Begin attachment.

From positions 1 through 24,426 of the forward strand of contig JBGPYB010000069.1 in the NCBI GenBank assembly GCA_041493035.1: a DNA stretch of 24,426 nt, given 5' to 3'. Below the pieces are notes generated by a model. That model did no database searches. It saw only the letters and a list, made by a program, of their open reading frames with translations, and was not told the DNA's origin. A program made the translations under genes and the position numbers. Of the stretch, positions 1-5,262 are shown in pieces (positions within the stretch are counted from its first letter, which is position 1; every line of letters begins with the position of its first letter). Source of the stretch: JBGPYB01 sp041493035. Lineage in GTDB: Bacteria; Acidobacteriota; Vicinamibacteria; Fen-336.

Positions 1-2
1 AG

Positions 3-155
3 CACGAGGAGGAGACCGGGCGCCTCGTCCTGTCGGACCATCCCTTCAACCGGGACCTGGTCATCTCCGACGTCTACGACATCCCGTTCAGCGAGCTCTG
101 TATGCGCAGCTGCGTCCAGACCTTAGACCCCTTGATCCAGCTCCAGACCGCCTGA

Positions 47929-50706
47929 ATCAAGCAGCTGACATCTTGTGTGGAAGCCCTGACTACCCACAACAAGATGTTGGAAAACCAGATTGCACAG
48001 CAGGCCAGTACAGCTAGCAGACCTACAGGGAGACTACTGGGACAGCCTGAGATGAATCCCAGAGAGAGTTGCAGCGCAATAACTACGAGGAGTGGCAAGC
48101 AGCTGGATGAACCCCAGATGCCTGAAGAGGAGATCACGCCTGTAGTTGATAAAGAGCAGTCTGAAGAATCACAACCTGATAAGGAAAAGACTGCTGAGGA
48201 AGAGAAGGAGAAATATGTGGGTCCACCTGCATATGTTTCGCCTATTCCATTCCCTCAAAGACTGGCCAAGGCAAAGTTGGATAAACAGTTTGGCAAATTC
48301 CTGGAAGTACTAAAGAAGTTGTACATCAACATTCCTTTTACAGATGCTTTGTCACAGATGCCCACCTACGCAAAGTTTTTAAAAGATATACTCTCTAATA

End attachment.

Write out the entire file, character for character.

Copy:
From positions 1 through 24,426 of the forward strand of contig JBGPYB010000069.1 in the NCBI GenBank assembly GCA_041493035.1: a DNA stretch of 24,426 nt, given 5' to 3'. Below the pieces are notes generated by a model. That model did no database searches. It saw only the letters and a list, made by a program, of their open reading frames with translations, and was not told the DNA's origin. A program made the translations under genes and the position numbers. Of the stretch, positions 1-5,262 are shown in pieces (positions within the stretch are counted from its first letter, which is position 1; every line of letters begins with the position of its first letter). Source of the stretch: JBGPYB01 sp041493035. Lineage in GTDB: Bacteria; Acidobacteriota; Vicinamibacteria; Fen-336.

Positions 1-2
1 AG

Positions 3-155
3 CACGAGGAGGAGACCGGGCGCCTCGTCCTGTCGGACCATCCCTTCAACCGGGACCTGGTCATCTCCGACGTCTACGACATCCCGTTCAGCGAGCTCTG
101 TATGCGCAGCTGCGTCCAGACCTTAGACCCCTTGATCCAGCTCCAGACCGCCTGA

Positions 47929-50706
47929 ATCAAGCAGCTGACATCTTGTGTGGAAGCCCTGACTACCCACAACAAGATGTTGGAAAACCAGATTGCACAG
48001 CAGGCCAGTACAGCTAGCAGACCTACAGGGAGACTACTGGGACAGCCTGAGATGAATCCCAGAGAGAGTTGCAGCGCAATAACTACGAGGAGTGGCAAGC
48101 AGCTGGATGAACCCCAGATGCCTGAAGAGGAGATCACGCCTGTAGTTGATAAAGAGCAGTCTGAAGAATCACAACCTGATAAGGAAAAGACTGCTGAGGA
48201 AGAGAAGGAGAAATATGTGGGTCCACCTGCATATGTTTCGCCTATTCCATTCCCTCAAAGACTGGCCAAGGCAAAGTTGGATAAACAGTTTGGCAAATTC
48301 CTGGAAGTACTAAAGAAGTTGTACATCAACATTCCTTTTACAGATGCTTTGTCACAGATGCCCACCTACGCAAAGTTTTTAAAAGATATACTCTCTAATA